While conducting my interviews of Army officers this summer, it became abundantly clear to me that each branch within the Army has its own social identity that its soldiers incorporate into their images of the self.
This process of forming a social identity began after each soldier joined their branch. A soldier’s branch becomes a label for that person that is used to identify the knowledge and expertise that that soldier possesses. Thus, very early on in an individual’s military career, they have become socially categorized.
The process of forming a social identity continues with the influence of stereotypes. Because each branch within the Army has a specific knowledge base that their soldiers have and a specific expertise, stereotypes quickly develop about what people within those branches are like.
As I spoke with the two Military Intelligence officers about stereotypes within their branch, they pointed out that common stereotypes are that they place a high emphasis on education and reeducation, are a highly intelligent and motivated group of individuals, and take their role as the intelligence collectors of the Army very seriously. Both officers felt that most Military Intelligence officers would say they fit into this stereotype and are proud to be claim the branch as part of their social identity and self.
During my discussions with the three officers from the Engineers, they spoke about how the stereotypes within their branch were that they were academically oriented, used the scientific method to understand and overcome problems, and that they were problem solvers. Just like the officers from intelligence, the Engineers took great pride in these common stereotypes of their branch and incorporated their belonging to the Engineers as part of their social identity and self.
My interviews with the three Field Artillery officers were a little different. They explained how some common stereotypes for Field Artillery is that they just want to blow things up, that there is very little intellectual thought going into their work, and that they just sit around all day and fire their guns. The Field Artillery officers did not think that these stereotypes were fair assessments of their capabilities and worth. They explained how within the branch, there is a large emphasis on understanding their weapons systems, how they function, and how they are most effectively used. Although destruction of things by artillery is part of the job, there are many other roles they play like illuminating dark areas with rounds and providing smoke concealment rounds to protect friendly forces. Lastly, they disliked the stereotype that they sat around all day. They explained how a lot of planning goes into their jobs and training and how they take great pride in ensuring their soldiers readiness, safety, and expertise in their craft. Thus, it seems that the common stereotypes about Field Artillery from the Army as a whole and the stereotypes within the branch about itself did not align, so Field Artillery officer’s social identity came from the self-stereotyping of themselves and others within the branch.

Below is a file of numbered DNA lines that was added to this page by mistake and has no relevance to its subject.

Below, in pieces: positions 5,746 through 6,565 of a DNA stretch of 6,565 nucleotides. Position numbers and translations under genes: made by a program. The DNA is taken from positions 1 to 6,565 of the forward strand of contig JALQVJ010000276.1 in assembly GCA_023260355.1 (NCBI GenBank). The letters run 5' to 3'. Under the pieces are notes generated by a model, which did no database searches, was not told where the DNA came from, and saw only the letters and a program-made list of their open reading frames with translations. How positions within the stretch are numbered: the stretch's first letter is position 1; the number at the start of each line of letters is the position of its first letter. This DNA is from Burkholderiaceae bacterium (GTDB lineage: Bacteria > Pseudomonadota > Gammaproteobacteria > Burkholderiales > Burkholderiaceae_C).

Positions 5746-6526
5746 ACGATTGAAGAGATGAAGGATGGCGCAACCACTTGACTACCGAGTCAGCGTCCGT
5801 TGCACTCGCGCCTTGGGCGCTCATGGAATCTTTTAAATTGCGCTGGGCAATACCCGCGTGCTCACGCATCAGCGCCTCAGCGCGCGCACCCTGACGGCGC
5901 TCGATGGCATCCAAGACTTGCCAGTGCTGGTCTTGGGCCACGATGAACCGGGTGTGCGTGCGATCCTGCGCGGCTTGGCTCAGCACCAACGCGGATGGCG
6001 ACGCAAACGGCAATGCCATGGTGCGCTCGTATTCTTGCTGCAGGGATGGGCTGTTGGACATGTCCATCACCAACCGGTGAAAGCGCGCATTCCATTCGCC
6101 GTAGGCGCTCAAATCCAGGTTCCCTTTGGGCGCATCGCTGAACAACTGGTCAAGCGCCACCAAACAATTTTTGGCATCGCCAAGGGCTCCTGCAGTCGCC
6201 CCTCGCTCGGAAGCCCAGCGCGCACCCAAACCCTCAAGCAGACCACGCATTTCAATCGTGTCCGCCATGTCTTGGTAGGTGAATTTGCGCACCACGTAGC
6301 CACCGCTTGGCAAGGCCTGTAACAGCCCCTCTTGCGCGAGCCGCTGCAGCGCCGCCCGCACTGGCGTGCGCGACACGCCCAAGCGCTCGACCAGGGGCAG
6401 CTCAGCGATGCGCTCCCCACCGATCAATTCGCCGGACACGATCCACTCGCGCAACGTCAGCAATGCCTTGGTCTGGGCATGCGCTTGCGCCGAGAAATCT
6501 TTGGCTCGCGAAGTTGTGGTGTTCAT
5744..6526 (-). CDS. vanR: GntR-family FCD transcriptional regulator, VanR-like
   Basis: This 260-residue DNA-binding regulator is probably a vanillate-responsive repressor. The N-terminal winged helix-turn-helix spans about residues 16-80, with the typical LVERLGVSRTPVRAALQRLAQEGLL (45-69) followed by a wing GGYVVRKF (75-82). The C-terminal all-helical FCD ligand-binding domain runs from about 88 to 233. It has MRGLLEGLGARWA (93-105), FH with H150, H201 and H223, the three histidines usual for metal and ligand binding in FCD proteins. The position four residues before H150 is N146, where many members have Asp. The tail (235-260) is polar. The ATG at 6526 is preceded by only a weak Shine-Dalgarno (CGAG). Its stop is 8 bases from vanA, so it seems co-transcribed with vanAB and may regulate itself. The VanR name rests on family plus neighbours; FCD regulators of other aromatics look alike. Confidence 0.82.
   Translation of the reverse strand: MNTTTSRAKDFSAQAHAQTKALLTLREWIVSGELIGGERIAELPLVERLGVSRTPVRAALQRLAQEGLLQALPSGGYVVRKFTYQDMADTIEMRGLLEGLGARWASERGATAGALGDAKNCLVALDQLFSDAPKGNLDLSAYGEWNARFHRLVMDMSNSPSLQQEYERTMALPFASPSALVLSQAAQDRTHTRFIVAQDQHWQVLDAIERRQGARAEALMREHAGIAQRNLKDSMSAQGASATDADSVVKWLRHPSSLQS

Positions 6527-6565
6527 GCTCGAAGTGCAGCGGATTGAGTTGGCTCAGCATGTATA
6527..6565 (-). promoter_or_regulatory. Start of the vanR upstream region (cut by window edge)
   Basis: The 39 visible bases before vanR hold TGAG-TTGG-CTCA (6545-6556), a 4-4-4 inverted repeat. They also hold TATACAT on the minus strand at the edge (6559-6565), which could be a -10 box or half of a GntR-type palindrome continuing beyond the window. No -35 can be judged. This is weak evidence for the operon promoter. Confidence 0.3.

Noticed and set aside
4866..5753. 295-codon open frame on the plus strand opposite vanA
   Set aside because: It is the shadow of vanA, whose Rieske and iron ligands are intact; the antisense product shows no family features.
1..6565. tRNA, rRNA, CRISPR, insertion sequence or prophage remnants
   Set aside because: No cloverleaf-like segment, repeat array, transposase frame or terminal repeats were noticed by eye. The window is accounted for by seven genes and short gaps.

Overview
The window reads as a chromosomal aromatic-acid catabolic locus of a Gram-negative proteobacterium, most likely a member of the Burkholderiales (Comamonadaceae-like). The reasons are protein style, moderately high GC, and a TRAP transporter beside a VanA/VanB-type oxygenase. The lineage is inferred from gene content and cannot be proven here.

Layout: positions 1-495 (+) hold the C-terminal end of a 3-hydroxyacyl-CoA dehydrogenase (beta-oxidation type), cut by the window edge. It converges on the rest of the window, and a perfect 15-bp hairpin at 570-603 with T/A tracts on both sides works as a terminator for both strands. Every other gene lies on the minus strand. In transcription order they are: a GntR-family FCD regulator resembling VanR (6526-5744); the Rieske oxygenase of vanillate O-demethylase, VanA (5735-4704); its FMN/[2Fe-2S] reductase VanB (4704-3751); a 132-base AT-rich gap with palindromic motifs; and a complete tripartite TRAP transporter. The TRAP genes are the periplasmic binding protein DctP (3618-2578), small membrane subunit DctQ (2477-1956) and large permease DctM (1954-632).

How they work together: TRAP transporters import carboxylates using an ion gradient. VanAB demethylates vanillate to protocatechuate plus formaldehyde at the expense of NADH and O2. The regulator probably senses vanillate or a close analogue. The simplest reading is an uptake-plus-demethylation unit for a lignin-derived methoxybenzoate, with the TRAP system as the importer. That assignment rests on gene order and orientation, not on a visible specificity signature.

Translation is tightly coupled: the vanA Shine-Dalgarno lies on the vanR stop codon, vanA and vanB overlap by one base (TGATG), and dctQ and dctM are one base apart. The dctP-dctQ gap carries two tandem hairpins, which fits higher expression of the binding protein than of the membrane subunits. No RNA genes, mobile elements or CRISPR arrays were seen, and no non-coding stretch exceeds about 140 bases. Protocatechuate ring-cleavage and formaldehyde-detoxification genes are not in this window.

Through the early social categorization within the Army, the common stereotypes of each Army branch, and the self-stereotyping of the individual soldiers, soldiers create a common social identity with their peers and incorporate this into their sense of self.